samsaric set of five skandhas; of having afflictions; of death itself; and of the son of gods, totally by sensuality.
48 These are the names of two other holy men of the Buddha’s time whose followers referred to them as bhagavat. The first was a teacher who taught his own religious system and the second is the great holy being of the Hindu religion, Krishna.
49 The thought behind his words “bodhisatva translators” is translators who were emanations of bodhisatvas dwelling on the bodhisatva levels and who were, therefore, especially knowledgeable and capable of making these translations from the Sanskrit language into the Tibetan language.
50 “Perfection of explanation” is the topic heading corresponding to this epithet. It refers to the fact that the Buddha has realized things as they are and that, therefore, his explanations of it to others come without mistake; they are perfect in every way.
51 The term is explained according to Tibetan understanding to be derived from the Sanskrit
word “arhan” meaning “to be worthy of praise” or “venerable”. This fits with the Buddha’s explanation that an arhat is a person who has extricated himself from samsara and has therefore become noble, spiritually speaking, compared to those who are still in samsara. This new, higher position that makes an arhat worthy of praise or veneration. Unexpectedly then, the Tibetan translators have translated arhat with “dgra bcom pa” meaning “one who has defeated the enemy”. The rationale given is that, “An arhat in the Buddhist tradition is someone who has defeated (bcom) the principal enemy (dgra) of sentient beings, the afflictions ”. Professor Jeffrey Hopkins has nicely translated the Tibetan into English with “foe destroyer”. Interestingly, Professor Hahn and other very learned European Sanskritists regard the position taken in Tibetan scholarship that the root of arhat is “arhan” as mistake that has developed in Tibetan circles. They point out that there is the Sanskrit combination of words “ari han” which means exactly “defeated the enemy”. They maintain that “ari han” is the root of arhat and that, therefore, the Tibetan term is a perfect translation! This difference of opinion over whether the root of arhat is arhan or ari han and, therefore, whether the meaning of arhat is “worthy of praise” or “foe destroyer” has not been resolved. It certainly is deserving of further study. The best way to resolve it would be to look into the discourses of the Buddha and see if the Buddha or his disciples said something that would determine it without question.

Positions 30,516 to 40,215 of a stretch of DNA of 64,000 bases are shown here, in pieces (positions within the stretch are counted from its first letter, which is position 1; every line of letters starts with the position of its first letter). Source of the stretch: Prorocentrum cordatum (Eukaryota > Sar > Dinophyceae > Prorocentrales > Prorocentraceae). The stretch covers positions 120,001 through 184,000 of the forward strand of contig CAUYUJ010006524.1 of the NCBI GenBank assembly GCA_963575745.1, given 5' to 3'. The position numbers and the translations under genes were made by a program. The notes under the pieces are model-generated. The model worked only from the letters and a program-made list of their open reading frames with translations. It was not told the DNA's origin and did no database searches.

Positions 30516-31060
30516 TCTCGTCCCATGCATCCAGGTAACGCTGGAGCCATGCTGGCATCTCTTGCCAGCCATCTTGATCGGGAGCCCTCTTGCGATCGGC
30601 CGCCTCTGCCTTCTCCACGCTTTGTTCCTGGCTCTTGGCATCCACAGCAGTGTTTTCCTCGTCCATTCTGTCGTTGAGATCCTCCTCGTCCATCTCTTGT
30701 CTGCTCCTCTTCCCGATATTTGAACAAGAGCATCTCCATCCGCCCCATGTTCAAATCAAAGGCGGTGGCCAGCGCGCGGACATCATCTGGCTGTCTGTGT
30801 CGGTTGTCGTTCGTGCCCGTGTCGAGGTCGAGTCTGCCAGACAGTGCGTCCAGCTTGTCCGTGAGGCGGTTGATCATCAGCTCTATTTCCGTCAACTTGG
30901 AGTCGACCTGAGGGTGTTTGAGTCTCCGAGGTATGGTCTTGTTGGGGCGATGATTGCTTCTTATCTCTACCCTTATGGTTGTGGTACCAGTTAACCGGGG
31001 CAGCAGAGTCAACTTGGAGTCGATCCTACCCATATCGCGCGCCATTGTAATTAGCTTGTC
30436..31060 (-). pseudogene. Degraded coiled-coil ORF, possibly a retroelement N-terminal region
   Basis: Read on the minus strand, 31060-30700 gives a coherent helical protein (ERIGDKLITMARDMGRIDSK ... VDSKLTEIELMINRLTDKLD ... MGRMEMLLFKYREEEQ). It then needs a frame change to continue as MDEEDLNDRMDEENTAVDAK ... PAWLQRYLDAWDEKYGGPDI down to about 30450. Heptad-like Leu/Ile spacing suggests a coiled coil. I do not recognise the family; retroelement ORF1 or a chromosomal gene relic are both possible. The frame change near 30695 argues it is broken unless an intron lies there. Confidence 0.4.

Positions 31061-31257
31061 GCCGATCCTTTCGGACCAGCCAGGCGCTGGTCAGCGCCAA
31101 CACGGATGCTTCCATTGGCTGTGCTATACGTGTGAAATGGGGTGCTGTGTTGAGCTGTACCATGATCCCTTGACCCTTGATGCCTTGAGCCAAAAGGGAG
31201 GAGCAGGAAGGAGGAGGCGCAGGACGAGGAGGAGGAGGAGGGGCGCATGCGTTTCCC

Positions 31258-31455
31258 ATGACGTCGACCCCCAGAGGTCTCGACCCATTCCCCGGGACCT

52 There is a very clear explanation of the meaning of the word buddha in the Sanskrit language. Its root is “budh” which conveys the sense of illumination with knowledge, an absence of darkness within the sphere of knowing. Moreover, the primary synonym for “buddha” in Sanskrit is the word “avagamana” which translates as “full comprehension” or “full realization” ( The official Tibetan equivalent for avagamana is “rtogs pa”. The Tibetan term is usually translated into English with “realization” though it contains more meaning than that. It means “full comprehension” or “full knowledge”.). From a Sanskrit perspective, the main sense conveyed by the word buddha is knowledge, and knowledge that has had all obscuring factors removed from it. Please note that it does not have the sense of “waking” or “awakening” conveyed with it, about which more is said below. The above, by the way, is the result of study and much discussion with many scholars, especially the learned Brahmans of Varanasi who hold the lineage of Sanskrit in India nowadays. Furthermore, the explanations of Taranatha and Mipham clearly support this understanding that the main meaning in “buddha” is knowledge, illumination. A buddha, according to the meaning of the word itself, is an enlightened one, not an awakened one! Again the Tibetan translators did not use a literal translation but invented a new word in order to translate this word buddha. Their new word was “sangs rgyas”. There is a very clear explanation of how the term was derived in my own commentary, which is reproduced in brief below, and Mipham also gives the rationale for it. To make their word, the Tibetan translators relied on a famous description of the Buddha that existed in Sanskrit poetry. The poetry likened the Buddha to a lotus, picking out two particular features of a lotus that were applicable. A lotus starts in and grows up from a filthy swamp. When it has elevated itself some distance above and thus cleared itself of all the filth, it blossoms into a beautiful flower with many good qualities. The poetry makes it clear that the two, pertinent features are “being cleaned out” and “blossoming into something full of good qualities”. The Tibetans chose the two words from their language that matched these features “sangs” and “rgyas” respectively, combined them, and arrived at the new word “sangs rgyas”.